Design and performance analysis of a future satellite gravity mission for monitoring mass transport in the Earth’s system
PhD student: Pedro Inácio
The success of the recent GRACE satellite gravity mission has demonstrated the feasibility to directly measure mass redistribution in the Earth’s system from space. In particular the redistribution of water can be observed, which is critical for monitoring key climate indicators such as ice-sheet mass balance, terrestrial water-storage change, sea-level rise, and ocean circulation.
The designed mission lifetime of GRACE is 5 years; currently, GRACE is in its 10th year of operation, and it is unlikely that it will last beyond 2013. The unique capability of SG missions to directly monitor mass transport processes in the Earth’s system, some of which are key indicators of climate change, have initiated activities within space agencies towards a next generation of SG missions.
The objective of this project is to study the key elements of a future global mass transport observation system based on Satellite Gravity (SG) which will allow the observation of mass transport processes with unprecedented spatial resolution. The backbone of the project is a systematic inventory and analysis of the limitations that play a role in future SG missions along with an investigation of possibilities to overcome these limitations.
In defining the optimal set-up of the future satellite gravity mission, the SG data acquisition and processing will be reproduced as realistically as possible. This will include: (i) computation of satellite orbits on the basis of a realistic force model, including high-frequency gravity field variations associated with rapid mass transport in the Earth’s system; (ii) computation of primary observables, including a realistic simulation of sensor noise on the basis of available information about current and future sensors (typically provided in the form of a power spectral density); (iii) conversion of the observed quantities into parameters describing temporal variations of the Earth’s gravity field and the associated mass transport; and (iv) assessment of the obtained results, including the optimal filtering of the computed solutions (for an efficient suppression of noise) and a comparison with “true” gravity and mass variations in the global and regional context. The latter item will allow analyzing the effect of the mission design on the need for filtering and the implications this has for filter design.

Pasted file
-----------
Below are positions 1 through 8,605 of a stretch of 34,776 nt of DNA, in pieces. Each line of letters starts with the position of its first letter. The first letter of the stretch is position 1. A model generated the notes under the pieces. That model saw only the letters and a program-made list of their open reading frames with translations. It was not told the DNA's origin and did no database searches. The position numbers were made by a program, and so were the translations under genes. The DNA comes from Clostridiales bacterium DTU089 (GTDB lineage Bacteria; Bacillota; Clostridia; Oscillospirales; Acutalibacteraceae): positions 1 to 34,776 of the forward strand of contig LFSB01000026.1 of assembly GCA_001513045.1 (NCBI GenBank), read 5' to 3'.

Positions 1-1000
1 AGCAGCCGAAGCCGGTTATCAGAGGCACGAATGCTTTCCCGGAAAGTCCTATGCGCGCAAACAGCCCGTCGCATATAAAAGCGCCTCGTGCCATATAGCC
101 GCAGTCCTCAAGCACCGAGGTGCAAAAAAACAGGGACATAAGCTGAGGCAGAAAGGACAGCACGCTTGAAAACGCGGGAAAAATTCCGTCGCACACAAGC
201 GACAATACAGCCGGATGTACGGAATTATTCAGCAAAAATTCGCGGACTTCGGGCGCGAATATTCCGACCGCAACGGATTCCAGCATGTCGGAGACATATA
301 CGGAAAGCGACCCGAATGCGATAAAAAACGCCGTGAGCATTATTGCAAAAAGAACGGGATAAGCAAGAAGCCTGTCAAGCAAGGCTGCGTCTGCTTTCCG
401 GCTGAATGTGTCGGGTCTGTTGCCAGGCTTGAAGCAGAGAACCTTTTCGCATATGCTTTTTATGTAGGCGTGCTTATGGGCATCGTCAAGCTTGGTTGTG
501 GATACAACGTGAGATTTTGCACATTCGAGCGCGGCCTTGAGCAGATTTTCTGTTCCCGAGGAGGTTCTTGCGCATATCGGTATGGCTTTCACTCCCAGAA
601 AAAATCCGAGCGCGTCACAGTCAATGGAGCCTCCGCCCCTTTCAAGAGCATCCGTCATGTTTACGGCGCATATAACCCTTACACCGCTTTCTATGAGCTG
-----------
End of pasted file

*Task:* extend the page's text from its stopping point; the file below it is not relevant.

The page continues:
In the course of the project, the GRACE mission set-up will be consistently used as a benchmark. Real data acquired by this mission are routinely available, so that results of simulations can always be compared with those data for validation and calibration purposes. It is foreseen that the following issues will be the subject of the primary concern during the project: (i) temporal aliasing; (ii) inaccurately known satellite orbits; (iii) anisotropic sensitivity; (iv) limited spatial resolution (v) choice of satellite formation type.
The proposed studies will allow the optimal concept of a future SG-based mass transport observation system to be defined. At the final stage, the identified concept will be critically evaluated and its parameters will be fine-tuned to ensure that the best performance can be reached with the minimal technical risks and costs.
RHOME, Design Synthesis Exercise 2010